Jeter (black) and Loving (white) were married in DC and then moved back to VA.
There, a grand jury indicted them for violating VA's ban on interracial marriages.
Ds pleaded guilty, were sentenced to 1 year in jail; trial judge suspended the sentence for 25 years on the condition that the Lovings leave VA and not return for 25 years.
Lovings moved to DC, moved to vacate the judgment as violating the 14th Amendment.
VA Supreme Court of Appeals affirmed conviction.
SCOTUS reversed, vacated conviction.
Does the VA law that prevents marriages between people solely on the basis of racial classifications violate the Equal Protection and Due Process Clauses of the 14th Amendment?
The anti-interracial marriage law in VA violates the 14th Amendment and is unconstitutional.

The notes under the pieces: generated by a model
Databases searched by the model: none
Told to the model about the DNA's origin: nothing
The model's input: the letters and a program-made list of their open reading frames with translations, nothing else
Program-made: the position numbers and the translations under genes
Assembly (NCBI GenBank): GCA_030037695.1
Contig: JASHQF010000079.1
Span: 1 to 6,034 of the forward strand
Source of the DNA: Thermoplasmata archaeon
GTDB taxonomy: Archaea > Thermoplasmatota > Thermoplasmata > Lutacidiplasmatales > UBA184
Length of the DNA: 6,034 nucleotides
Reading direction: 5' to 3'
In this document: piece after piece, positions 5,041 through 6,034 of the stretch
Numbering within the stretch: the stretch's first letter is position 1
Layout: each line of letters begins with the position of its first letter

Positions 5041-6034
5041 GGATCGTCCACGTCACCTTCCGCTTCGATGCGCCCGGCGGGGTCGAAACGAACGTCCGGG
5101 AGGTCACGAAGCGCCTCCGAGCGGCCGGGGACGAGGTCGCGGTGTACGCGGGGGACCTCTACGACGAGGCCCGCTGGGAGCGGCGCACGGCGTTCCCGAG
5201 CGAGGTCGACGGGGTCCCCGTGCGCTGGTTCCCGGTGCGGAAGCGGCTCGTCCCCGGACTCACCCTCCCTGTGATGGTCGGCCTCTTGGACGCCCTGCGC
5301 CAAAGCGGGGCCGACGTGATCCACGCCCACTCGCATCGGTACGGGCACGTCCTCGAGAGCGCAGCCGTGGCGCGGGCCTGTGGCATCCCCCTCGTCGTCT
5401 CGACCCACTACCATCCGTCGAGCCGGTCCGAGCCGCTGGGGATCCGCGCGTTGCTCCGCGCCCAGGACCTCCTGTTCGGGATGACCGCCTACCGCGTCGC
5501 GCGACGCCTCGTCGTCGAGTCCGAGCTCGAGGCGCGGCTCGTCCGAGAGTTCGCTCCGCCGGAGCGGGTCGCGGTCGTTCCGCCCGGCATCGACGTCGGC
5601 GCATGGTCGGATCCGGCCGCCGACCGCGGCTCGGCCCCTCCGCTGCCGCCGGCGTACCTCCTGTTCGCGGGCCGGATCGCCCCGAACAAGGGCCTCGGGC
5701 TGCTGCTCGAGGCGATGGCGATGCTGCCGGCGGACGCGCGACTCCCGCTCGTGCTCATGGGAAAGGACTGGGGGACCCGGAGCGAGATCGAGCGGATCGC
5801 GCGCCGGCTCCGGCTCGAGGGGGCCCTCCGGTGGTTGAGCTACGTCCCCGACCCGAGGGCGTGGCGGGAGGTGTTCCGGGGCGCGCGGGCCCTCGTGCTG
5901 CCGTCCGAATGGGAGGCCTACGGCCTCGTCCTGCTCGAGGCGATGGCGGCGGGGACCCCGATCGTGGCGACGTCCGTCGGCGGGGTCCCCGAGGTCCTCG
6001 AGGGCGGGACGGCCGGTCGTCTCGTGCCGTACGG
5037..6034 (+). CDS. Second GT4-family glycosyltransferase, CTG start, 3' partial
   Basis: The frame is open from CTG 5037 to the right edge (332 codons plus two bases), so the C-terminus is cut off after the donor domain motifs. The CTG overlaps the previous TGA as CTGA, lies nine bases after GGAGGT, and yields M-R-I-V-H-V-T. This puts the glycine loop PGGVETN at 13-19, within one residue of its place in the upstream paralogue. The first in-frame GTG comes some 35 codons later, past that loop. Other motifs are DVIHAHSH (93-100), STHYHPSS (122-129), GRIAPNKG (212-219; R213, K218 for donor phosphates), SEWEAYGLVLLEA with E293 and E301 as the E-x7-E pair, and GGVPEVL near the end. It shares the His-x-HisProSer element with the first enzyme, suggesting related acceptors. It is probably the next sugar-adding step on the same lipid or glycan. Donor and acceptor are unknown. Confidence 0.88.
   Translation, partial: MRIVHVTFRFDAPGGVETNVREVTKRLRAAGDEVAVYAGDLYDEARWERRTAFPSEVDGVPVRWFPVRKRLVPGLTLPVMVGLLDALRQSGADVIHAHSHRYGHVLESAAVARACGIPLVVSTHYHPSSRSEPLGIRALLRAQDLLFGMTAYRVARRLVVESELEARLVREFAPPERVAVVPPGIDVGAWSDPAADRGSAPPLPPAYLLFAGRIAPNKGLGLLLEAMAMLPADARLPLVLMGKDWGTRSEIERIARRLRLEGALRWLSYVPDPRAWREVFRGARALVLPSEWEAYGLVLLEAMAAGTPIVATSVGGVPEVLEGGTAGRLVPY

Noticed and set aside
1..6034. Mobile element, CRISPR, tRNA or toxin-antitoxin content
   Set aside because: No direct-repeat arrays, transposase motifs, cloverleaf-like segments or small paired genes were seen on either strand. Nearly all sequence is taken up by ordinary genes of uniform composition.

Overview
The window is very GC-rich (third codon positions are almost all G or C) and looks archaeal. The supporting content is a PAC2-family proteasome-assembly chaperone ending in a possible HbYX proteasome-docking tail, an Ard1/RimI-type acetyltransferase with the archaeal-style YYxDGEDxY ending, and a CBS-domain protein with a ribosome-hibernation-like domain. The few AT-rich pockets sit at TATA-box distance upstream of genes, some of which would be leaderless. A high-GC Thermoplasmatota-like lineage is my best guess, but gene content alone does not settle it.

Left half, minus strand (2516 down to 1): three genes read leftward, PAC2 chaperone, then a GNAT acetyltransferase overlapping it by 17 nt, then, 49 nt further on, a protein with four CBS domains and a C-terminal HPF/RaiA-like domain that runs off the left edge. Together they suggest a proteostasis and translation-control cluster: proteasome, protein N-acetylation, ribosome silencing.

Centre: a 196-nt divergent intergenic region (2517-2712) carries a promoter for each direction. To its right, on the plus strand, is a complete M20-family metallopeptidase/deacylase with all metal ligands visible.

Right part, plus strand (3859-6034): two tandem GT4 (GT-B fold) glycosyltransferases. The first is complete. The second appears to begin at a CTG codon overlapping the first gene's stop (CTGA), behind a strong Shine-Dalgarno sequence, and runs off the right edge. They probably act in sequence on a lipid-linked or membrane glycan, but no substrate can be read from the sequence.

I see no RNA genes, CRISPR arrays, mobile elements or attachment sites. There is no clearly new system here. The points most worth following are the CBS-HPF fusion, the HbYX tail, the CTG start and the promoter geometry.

The State Supreme Court of Appeals concluded that the legitimate purposes of the law were "to preserve the racial integrity of its citizens", to prevent the "corruption of blood" and a "mongrel breed of citizens."
The mere equal application of a statute containing racial classifications is not enough to avoid 14th Amendment scrutiny.
There is no question that the law rests solely upon distinctions drawn according to race.
Over the years, the Court has consistently repudiated distinctions between citizens solely because of their ancestry as being odious to a free people whose institutions are founded upon the doctrine of equality.
Strict scrutiny must be used in such facially discriminatory laws regarding race even though it applies equally to blacks and whites.
There is no overriding purpose independent of invidious racial discrimination which justifies this classification.